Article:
Freshman year of college I took an art history class. For at least 2 weeks out of that 16-week course, we talked about Greek architecture...and more specifically, about the ancient Acropolis in Athens. I remember sitting on the second row of that classroom, wide eyed and completely enthralled by ionic columns, stories of Greek gods & goddesses, and the overall creativity of the Hellenic people. It was there, amidst the lines of my mid-term blue book that I fell in love with Greece and its fascinating history and architecture. I made a promise to myself that if given the chance, I'd visit Athens and see the wonders of the Greek world with my own eyes someday. Happily (and just 7 short years later), that someday came while we were sailing on our first Mediterranean cruise. Guys, it was everything I'd thought it be...and more.
We started our day bright and early docking in at the port a short 20-minute drive from Athens. We booked an 8-hour tour of the Athens, the Acropolis, and Cape Sounion through Nikos at Private Greece Tours and tour shared with two wonderful families I found on Cruise Critic. Let me tell you, friends, if you want an authentic, culturally-rich tour of any city you visit on a cruise, never book one of the tours offered by the ship. There are so many excellent private tours and guides out there that can give you smaller touring groups and personalized attention. Don't waste your money sight-seeing with insanely large groups of people and hurried touring. With the limited time you have in each port, you want to get the best bang for your buck...and private touring is the way to go.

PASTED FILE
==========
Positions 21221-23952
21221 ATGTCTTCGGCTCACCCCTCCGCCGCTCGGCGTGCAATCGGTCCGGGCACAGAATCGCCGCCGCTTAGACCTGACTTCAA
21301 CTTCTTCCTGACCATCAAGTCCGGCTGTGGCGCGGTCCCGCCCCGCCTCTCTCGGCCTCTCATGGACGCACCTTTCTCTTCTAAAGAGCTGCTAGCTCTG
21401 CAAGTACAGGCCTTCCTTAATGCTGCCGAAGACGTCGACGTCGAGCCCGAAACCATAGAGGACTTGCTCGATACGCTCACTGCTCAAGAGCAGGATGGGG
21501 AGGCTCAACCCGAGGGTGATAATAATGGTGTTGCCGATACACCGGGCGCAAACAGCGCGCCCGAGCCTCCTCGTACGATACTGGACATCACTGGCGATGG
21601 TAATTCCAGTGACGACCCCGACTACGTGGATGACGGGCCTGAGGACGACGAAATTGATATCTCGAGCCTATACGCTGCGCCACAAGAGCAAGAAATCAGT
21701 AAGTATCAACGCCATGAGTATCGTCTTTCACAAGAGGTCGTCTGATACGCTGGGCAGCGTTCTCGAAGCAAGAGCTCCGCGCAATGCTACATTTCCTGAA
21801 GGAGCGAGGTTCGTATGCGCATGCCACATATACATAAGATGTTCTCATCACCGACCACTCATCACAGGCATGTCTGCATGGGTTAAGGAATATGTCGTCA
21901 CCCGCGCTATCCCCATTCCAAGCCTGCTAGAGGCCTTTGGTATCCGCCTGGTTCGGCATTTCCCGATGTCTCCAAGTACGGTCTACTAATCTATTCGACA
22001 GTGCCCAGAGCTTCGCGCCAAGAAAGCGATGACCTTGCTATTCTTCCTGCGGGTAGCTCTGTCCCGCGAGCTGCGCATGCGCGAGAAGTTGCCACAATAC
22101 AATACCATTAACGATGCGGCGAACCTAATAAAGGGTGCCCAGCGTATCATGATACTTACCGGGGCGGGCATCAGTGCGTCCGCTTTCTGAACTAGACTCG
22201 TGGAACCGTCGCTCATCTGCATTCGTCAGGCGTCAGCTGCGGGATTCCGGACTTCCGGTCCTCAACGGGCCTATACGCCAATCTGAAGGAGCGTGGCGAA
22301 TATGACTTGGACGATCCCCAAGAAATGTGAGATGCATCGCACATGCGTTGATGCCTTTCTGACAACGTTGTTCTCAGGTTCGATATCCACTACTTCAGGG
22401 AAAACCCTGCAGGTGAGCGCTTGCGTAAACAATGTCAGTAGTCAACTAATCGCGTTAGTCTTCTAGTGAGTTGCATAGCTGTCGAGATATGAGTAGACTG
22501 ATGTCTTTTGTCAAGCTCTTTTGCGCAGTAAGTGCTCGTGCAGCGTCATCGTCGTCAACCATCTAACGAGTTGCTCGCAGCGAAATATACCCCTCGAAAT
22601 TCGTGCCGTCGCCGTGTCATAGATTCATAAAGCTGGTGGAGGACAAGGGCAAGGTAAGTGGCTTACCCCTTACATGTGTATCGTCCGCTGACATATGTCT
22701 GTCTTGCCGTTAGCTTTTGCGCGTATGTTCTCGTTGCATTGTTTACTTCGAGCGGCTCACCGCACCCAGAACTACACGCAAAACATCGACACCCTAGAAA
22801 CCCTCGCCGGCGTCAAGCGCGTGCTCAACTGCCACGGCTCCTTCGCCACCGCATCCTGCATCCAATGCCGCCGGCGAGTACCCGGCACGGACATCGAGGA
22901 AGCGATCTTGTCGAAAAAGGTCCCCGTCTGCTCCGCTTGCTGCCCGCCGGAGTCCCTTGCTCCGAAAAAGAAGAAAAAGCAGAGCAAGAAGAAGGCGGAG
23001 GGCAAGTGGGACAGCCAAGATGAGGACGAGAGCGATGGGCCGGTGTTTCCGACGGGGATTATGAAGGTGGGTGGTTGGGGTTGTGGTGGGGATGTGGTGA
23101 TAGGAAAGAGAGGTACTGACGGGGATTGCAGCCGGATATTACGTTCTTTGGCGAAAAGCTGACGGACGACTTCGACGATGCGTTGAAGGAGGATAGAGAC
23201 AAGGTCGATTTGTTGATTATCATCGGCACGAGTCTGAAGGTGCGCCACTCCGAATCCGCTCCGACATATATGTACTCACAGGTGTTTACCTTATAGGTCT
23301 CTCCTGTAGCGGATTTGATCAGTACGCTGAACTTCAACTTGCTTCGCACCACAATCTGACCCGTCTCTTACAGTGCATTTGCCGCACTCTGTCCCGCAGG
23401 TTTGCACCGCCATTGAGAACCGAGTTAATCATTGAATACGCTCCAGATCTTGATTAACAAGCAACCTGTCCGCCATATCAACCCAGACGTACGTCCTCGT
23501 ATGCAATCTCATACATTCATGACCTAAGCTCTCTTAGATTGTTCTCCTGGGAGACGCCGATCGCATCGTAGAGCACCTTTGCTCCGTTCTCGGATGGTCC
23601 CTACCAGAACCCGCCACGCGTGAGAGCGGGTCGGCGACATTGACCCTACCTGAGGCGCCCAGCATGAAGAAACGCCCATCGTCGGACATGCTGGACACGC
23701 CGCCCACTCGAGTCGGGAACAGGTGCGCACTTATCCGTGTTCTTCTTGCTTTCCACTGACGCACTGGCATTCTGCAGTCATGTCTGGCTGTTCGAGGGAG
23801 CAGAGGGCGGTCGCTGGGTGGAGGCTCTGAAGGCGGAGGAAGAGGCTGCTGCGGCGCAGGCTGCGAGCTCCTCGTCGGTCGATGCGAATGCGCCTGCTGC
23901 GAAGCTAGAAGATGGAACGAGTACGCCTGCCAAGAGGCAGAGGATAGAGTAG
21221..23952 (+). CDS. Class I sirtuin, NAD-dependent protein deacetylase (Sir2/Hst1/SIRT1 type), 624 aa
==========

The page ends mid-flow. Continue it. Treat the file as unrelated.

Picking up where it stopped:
So, our driver, Billy (who was FABULOUS), picked the 8 of us up at the port and began our tour of bustling Athens. Of course, it was another rainy, cloudy day (what's up with that, Mediterranean?!), but we didn't let that get in the way of our time exploring. We first made a stop at the Temple of Olympian Zeus (as seen in the temple photos midway through above) and Hadrian's Arch. It was a quick stop seeing as this one temple stands alone, in ruins, just a thousand feet below the Acropolis. From there, we made another quick photo stop at the Panathenaic Stadium just a few stoplights away. This stadium, built entirely of white marble in 329 BC, held the first modern Olympic games in Athens in 1896. What I think was most fascinating to me upon the start of our time jetting around Athens was the juxtaposition of modern Athens to ancient Athens. Ruins seemed to pop up randomly amongst even the densest of modern city areas. It was surreal to see a metro line pass right by the remains of temple. I absolutely love that past-meets-present vibe, and Athens was chock full of it.
More from the Acropolis, coming soon!